Another option is CopyPortfolios™: eToro offer various portfolios including in cryptos, technology, and the best-performing traders. These allow users to invest in multiple markets or traders based on predetermined investment strategies.

The award-winning platform truly is a one-stop shop for all your trading needs in a crypto bear market.

eToro is a multi-asset platform which offers both investing in stocks and cryptocurrencies, as well as trading CFD assets.

CFDs are complex instruments and come with a high risk of losing money rapidly due to leverage. 65% of retail investor accounts lose money when trading CFDs with this provider. You should consider whether you understand how CFDs work and whether you can afford to take the high risk of losing your money.

Cryptoassets are unregulated and can fluctuate widely in price and are, therefore, not appropriate for all investors. Trading cryptoassets is not supervised by any EU regulatory framework. Past performance is not an indication of future results. Your capital is at risk.

This content is intended for information and educational purposes only and should not be considered investment advice or investment recommendation.

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Stellar now available on eToroX exchange

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eToroX announces new cryptoasset and multiple fiat pairs

7 August 2019: eToroX, the blockchain subsidiary of global investment platform eToro, today announces that Stellar (XLM) is now available on the eToroX exchange.

As of today, eToroX is making Stellar a base currency for trading pairs on eToroX. It will be tradeable against other cryptoassets and stablecoins. The pairs include USD (XLM-USDEX) GBP (XLM-GBPX), Japanese Yen (XLM-JPYX), Euro (XLM-EURX), and with Bitcoin (BTC-XLM), and Ethereum (ETH-XLM).

“We want to open up the tokenized world for everyone,” said Doron Rosenblum, Managing Director of eToroX. “eToroX is bringing crypto and tokenized assets to a wider audience and enabling them to trade with confidence on a secure and regulated platform.”

“We believe that blockchain technology has the means to include more people in a new financial world, who might have been previously excluded from it. Stellar shares this ethos, which is why we are excited to be adding it to our exchange and on-chain wallet for people to buy, sell and hold, 24/7.”

Stellar is an open source and decentralized payment network protocol with its own currency (XLM), which connects banks, payment systems and people, aiming to provide global access to low-cost financial services for all.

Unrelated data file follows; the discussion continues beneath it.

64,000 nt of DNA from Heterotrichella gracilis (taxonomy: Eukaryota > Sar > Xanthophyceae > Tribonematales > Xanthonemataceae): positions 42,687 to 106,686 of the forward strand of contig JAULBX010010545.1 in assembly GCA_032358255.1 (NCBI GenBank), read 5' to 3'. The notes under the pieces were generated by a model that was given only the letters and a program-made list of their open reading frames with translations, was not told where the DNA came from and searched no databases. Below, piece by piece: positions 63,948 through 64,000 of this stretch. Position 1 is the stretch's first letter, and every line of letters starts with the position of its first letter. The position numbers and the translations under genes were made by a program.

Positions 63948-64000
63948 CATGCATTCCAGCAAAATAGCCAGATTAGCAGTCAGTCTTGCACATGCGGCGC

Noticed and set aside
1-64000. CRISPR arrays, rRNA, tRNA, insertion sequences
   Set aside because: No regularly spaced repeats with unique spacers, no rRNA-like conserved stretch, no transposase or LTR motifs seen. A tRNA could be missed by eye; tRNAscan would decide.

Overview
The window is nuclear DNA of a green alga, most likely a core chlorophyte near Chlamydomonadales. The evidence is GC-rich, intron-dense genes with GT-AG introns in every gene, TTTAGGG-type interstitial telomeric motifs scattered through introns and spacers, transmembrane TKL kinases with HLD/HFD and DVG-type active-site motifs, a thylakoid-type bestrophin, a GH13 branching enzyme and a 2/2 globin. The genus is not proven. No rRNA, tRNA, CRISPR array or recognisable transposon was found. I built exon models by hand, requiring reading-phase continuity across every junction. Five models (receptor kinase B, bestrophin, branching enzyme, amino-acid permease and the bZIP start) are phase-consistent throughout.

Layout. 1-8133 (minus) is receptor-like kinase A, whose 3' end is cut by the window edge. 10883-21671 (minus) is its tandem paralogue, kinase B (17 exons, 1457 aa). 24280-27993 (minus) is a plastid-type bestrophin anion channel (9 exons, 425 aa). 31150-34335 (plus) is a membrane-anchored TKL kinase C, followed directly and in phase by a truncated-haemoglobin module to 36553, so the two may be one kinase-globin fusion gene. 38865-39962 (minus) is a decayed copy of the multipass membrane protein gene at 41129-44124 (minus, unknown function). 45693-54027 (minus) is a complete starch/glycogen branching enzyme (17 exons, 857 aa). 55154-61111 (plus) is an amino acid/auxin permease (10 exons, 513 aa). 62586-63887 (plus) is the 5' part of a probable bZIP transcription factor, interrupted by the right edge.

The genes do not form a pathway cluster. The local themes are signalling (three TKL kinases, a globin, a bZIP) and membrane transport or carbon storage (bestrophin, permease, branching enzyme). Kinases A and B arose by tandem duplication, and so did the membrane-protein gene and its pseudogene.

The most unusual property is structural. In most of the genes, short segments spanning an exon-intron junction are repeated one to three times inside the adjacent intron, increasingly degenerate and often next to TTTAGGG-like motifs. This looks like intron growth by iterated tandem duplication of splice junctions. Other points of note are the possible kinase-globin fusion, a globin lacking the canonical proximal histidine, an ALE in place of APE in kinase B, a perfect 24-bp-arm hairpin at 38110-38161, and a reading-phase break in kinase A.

“It’s exciting that eToro has added Stellar Lumens as a base currency on the eToroX exchange,” said Jed McCaleb, CTO of the Stellar Development Foundation. “We believe…

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Are you an accidental bitcoin tax avoider?

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Are you one of the many millions of people who saw the price of bitcoin start rocketing in 2017? Are you one of the hundreds of thousands who bought in? Are you one of the thousands of buyers who is resident, for tax purposes, in the UK?

If your answer is yes to the last question, you need to take a deep breath and read on.

Cryptocurrency is still in its infancy as far as regulators are concerned, with few rules around what you can do with bitcoin and its peers and what can be done to you with it.

While it’s not the Wild West, you’re advised to use registered and regulated platforms, such as eToro, to trade and invest to ensure the best protection from scams.

But if those who make the legal application around burgeoning financial trends are a bit behind the curve, those seeking to tax it are not.

You might not be aware, but if the size of your pot of bitcoin – or other crypto – has risen considerably since you bought it, you need to be thinking about your potential liabilities to HMRC.

In December, HMRC published a list of ways your bitcoin can make you liable for a range of taxes. The main one for those who bought the rising bitcoin…

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Making the most of your bitcoin (by maxing your tax)

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Crypto enthusiasts will know that just because you didn’t know about the tax liable on cryptocurrency gains doesn’t mean you don’t have to pay it. Ignorance is no defence against the taxman.

But there are ways of reducing the tax you have to pay, and they are all entirely legal.

The main tax a holder of bitcoin is most likely to pay is on any gains made when selling the asset. This is called Capital Gains Tax (CGT). Like any investment, if you don’t do anything to make the value increase, it’s seen as something of a windfall – and the government wants a share of the action.

You are liable for tax on the gains you make selling cryptoassets for cold hard cash, exchanging cryptoassets for a different type (i.e. bitcoin for ripple), using cryptoassets to pay for goods or services or giving them away to someone else.

Importantly, you can give the cryptos to a spouse or civil partner and not be liable for gains… but you are just handing over the liability to them to sort out.

Also, don’t think you can just offload them onto a charity, as HMRC can take a view that you are doing it just to get out of paying what you owe.

However, CGT only kicks in after you’ve made…